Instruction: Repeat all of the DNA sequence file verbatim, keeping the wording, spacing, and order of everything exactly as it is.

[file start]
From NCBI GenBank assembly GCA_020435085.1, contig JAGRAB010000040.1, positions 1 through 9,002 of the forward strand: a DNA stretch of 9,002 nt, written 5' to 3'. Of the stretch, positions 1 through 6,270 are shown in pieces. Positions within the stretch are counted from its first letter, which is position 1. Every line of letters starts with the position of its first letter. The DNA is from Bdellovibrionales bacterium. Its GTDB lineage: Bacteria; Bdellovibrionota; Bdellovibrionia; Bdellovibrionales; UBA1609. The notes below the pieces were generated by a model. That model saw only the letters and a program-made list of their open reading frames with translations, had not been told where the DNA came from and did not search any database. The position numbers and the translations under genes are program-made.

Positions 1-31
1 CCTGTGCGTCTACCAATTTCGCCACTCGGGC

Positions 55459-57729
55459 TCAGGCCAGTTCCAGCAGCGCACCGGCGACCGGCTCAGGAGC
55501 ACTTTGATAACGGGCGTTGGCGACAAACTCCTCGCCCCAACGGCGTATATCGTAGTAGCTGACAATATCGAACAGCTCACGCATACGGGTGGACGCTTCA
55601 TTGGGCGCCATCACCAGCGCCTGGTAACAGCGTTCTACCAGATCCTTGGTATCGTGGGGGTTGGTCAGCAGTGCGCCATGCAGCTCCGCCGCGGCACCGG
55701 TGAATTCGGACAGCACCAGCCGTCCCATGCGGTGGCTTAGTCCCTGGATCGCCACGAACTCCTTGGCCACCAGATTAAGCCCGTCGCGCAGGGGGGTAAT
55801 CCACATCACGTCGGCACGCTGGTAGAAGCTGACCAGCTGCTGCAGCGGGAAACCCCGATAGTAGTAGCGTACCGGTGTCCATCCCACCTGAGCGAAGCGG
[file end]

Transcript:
From NCBI GenBank assembly GCA_020435085.1, contig JAGRAB010000040.1, positions 1 through 9,002 of the forward strand: a DNA stretch of 9,002 nt, written 5' to 3'. Of the stretch, positions 1 through 6,270 are shown in pieces. Positions within the stretch are counted from its first letter, which is position 1. Every line of letters starts with the position of its first letter. The DNA is from Bdellovibrionales bacterium. Its GTDB lineage: Bacteria; Bdellovibrionota; Bdellovibrionia; Bdellovibrionales; UBA1609. The notes below the pieces were generated by a model. That model saw only the letters and a program-made list of their open reading frames with translations, had not been told where the DNA came from and did not search any database. The position numbers and the translations under genes are program-made.

Positions 1-31
1 CCTGTGCGTCTACCAATTTCGCCACTCGGGC

Positions 55459-57729
55459 TCAGGCCAGTTCCAGCAGCGCACCGGCGACCGGCTCAGGAGC
55501 ACTTTGATAACGGGCGTTGGCGACAAACTCCTCGCCCCAACGGCGTATATCGTAGTAGCTGACAATATCGAACAGCTCACGCATACGGGTGGACGCTTCA
55601 TTGGGCGCCATCACCAGCGCCTGGTAACAGCGTTCTACCAGATCCTTGGTATCGTGGGGGTTGGTCAGCAGTGCGCCATGCAGCTCCGCCGCGGCACCGG
55701 TGAATTCGGACAGCACCAGCCGTCCCATGCGGTGGCTTAGTCCCTGGATCGCCACGAACTCCTTGGCCACCAGATTAAGCCCGTCGCGCAGGGGGGTAAT
55801 CCACATCACGTCGGCACGCTGGTAGAAGCTGACCAGCTGCTGCAGCGGGAAACCCCGATAGTAGTAGCGTACCGGTGTCCATCCCACCTGAGCGAAGCGG